Friday, September 27, 2013
Robert Condlin (Maryland) calls to my attention his different, and more critical, take on the draft report (found in this paper of his); he makes a number of sound points that are worth airing:
This latest ABA paper on legal education is a deeply flawed document. Starting from what it describes as a “fundamental tension” between legal education’s dual status as a “public [and] private good,” id. at 6-7, (what the Report actually describes is the tension between education and training—it mistakenly thinks of those as the same thing), it proposes reconstituting law schools as technical training institutes “devoted to preparing students to pursue and compete for jobs.” Id. at 13. It makes a few, mostly adjectival, concessions to critics of its earlier Working Paper on the same subject, see note 6 supra, but for the most part it retains the anti-intellectualism and worker bee myopia that characterized that earlier work. It shows no awareness of the obligation to prepare lawyers to implement rules and operate institutions to serve the ends of justice, fairness, equality, and efficiency, for example, or the obligation to future generations to construct legal norms and institutions that can adapt to changing social and political circumstances, needs, and beliefs. Instead, it focuses obsessively on the present and constructs a blueprint for satisfying students’ immediate “customer” desires rather than theirs and the legal system’s long-term interests.
In this same spirit, it depicts legal scholarship as a drag on education, adding to its cost without producing any corresponding benefit, ignoring the numerous contributions legal scholarship has made to the development of law in areas as diverse as privacy, see e.g., Samuel D. Warren and Louis D. Brandeis, The Right to Privacy, 4 Harv. L. Rev. 193 (1890), tax, see e.g., Boris Bittker, Tax Shelters, Nonrecourse Debt, and the Crane Case, 33 Tax L. Rev. 277 (1978), commodities trading, see e.g., Saule T. Omarova, The Merchants of Wall Street: Banking, Commerce, and Commodities, 98 Minn. L. Rev. (forthcoming) (2013), antitrust, see e.g., Robert H. Bork, The Antitrust Paradox (1993), property, see e.g., Charles A. Reich, The New Property, 73 Yale L. J. 733 (1964), environmental protection, see e.g., Joseph Sax, The Public Trust in Natural Resource Law, 68 Mich. L. Rev. 71 (1970), copyright, see e.g., Robert Denicola, Applied Art and Industrial Design: A Suggested Approach to Copyright in Useful Articles, 67 Minn. L. Rev. 707 (1983), consumer financial protection, see e.g.,Elizabeth Warren, Unsafe at Any Rate, 5 Democracy (Summer 2007) available at http://www.democracyjournal.org/5/6528.php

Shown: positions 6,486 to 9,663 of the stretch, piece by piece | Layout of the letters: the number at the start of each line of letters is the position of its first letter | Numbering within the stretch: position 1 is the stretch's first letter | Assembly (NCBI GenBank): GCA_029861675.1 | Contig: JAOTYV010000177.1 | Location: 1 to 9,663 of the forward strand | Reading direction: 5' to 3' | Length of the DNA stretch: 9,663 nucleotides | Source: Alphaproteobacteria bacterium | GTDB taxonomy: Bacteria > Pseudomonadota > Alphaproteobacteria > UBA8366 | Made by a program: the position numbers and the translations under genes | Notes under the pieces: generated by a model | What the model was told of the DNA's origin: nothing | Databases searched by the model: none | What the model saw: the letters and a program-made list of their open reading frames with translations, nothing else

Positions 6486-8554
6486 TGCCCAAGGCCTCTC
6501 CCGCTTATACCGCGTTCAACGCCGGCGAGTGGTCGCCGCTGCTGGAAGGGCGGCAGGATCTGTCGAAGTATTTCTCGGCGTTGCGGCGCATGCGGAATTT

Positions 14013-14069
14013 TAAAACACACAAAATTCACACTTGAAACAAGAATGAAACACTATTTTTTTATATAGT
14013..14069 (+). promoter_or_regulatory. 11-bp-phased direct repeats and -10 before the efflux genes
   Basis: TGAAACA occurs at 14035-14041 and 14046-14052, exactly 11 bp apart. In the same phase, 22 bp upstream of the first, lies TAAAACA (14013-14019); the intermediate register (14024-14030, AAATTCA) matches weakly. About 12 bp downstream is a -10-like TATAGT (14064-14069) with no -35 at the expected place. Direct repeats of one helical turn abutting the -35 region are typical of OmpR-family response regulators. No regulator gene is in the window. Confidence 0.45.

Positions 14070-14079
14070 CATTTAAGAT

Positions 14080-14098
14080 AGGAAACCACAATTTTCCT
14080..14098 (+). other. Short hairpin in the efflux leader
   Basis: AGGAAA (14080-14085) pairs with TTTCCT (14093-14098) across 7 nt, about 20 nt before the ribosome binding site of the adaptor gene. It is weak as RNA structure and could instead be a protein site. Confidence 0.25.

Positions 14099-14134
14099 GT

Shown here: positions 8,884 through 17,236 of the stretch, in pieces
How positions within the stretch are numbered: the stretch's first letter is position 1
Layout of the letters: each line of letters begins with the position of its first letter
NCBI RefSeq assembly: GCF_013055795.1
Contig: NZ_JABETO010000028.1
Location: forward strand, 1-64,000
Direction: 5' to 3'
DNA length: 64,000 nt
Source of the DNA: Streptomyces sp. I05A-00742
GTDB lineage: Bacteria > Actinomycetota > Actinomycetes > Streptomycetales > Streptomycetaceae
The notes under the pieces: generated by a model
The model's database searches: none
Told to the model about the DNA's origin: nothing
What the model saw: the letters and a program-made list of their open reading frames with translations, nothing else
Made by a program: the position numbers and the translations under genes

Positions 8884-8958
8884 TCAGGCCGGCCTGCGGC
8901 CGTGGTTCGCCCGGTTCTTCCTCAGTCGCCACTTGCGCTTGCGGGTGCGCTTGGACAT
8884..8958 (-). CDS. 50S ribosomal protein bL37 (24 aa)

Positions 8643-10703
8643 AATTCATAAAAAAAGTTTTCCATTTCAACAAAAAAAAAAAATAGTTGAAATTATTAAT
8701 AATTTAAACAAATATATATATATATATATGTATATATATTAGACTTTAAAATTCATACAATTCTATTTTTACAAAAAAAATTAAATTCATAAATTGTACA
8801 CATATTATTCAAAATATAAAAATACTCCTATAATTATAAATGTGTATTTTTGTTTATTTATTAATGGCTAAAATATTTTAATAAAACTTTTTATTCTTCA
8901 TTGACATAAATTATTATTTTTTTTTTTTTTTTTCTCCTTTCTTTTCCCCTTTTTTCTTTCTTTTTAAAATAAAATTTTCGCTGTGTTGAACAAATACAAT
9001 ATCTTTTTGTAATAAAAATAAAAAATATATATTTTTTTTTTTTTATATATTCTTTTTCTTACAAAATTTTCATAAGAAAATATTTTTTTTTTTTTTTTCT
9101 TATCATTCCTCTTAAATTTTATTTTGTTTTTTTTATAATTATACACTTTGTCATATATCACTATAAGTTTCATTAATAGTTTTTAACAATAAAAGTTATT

<http://www.democracyjournal.org/5/6528.php>, product safety, see e.g., Guido Calabresi, The Cost of Accidents: A Legal and Economic Analysis (1970), and dozens of others. See David Kennedy & William Fisher III (eds.) The Canon of American Legal Thought (2006) (describing twenty law review articles that have had a profound effect on the shape of American law and legal institutions); Michelle Harner & Jason Cantone, Is Legal Scholarship Out of Touch? An Empirical Analysis of the Use of Scholarship in Business Law Cases, 19 U. Miami Bus. L. Rev. 1 (2011) (describing the influence of legal business law scholarship on the decisions of the Delaware Supreme Court). It also ignores the systemic contributions of scholars like Henry Hart and Albert Sachs, Mitchell Polinsky, Richard Posner, and numerous others, who changed the ways in which generations of judges and lawyers go about their business and think about law and legal institutions. Scholarship is the legal system’s seed corn, and destroying seed corn eventually makes an ecosystem uninhabitable.
The Task Force’s mindset reminds me of my brief experience as a member of the Long Range Planning Committee of a major state bar. Long range planning for our Committee consisted of someone saying: “You know, last week this happened to me; there ought to be a law against it,” and the Committee (with me excepting) agreeing. Hopefully, the ABA House of Delegates will understand the risks in such casual empiricism and spare law schools the harm wrecked by similar short term thinking in the present day worlds of law practice and business. “The customer is always right” may have worked for Marshall Field, but it is a prescription for disaster in legal education.